Drive-Reduction Theory of Motivation
A theory originally posited in the mid-20th century; attributed all behavioral motivation to the pleasure of meeting a biological need. Drive-reduction theory fell out of favor because it failed to explain situations where people choose a tension-producing over a tension-reducing action — in extreme sports, for example.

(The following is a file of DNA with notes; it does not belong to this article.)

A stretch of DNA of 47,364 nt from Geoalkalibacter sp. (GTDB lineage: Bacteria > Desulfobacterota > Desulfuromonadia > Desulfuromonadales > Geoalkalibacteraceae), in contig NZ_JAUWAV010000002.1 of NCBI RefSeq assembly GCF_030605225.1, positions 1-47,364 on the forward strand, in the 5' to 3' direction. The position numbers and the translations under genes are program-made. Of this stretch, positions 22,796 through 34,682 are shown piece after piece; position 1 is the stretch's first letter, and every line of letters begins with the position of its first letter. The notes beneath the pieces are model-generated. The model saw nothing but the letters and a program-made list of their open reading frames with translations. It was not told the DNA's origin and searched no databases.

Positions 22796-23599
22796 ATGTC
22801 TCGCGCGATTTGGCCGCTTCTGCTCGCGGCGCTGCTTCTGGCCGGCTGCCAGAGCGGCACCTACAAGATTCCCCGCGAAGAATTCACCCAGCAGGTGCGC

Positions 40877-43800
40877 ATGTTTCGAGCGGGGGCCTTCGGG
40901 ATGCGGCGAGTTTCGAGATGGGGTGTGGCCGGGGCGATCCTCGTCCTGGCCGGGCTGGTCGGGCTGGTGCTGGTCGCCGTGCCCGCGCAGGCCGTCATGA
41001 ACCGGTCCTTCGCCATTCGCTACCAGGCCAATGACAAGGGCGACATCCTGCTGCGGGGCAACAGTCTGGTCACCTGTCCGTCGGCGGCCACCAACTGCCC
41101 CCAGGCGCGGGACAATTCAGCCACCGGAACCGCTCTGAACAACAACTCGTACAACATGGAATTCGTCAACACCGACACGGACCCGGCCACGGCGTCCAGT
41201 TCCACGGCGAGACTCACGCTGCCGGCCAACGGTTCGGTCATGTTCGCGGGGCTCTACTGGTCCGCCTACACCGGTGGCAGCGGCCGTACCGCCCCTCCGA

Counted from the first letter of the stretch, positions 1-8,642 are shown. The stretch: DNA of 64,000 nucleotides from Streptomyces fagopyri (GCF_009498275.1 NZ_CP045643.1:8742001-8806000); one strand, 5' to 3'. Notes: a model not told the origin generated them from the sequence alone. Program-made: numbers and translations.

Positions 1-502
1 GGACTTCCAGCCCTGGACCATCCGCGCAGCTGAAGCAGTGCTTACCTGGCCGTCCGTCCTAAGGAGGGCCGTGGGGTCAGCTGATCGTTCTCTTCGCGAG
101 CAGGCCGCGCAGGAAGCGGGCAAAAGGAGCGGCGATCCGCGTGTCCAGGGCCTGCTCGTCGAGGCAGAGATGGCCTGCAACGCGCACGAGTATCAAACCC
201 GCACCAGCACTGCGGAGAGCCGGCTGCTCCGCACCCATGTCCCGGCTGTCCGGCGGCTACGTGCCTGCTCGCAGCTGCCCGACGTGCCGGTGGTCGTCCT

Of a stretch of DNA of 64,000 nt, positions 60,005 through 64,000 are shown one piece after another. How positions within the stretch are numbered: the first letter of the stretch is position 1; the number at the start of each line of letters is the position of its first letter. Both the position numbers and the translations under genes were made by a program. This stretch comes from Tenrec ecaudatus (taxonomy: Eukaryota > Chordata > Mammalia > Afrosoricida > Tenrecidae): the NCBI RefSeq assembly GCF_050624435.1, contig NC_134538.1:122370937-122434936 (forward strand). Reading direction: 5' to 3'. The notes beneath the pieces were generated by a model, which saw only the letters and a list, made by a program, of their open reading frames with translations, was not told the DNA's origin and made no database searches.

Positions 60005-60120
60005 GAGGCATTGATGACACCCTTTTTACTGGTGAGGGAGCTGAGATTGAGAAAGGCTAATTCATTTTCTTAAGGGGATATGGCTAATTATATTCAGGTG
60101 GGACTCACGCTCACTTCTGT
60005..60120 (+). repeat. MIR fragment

Example: Hunger is an unpleasant sensation which reminds us to eat food, an activity central to our survival.
Grinnell, R. (2008). Drive-Reduction Theory of Motivation. Psych Central. Retrieved on April 18, 2015, from http://psychcentral.com/encyclopedia/2008/drive-reduction-theory-of-motivation/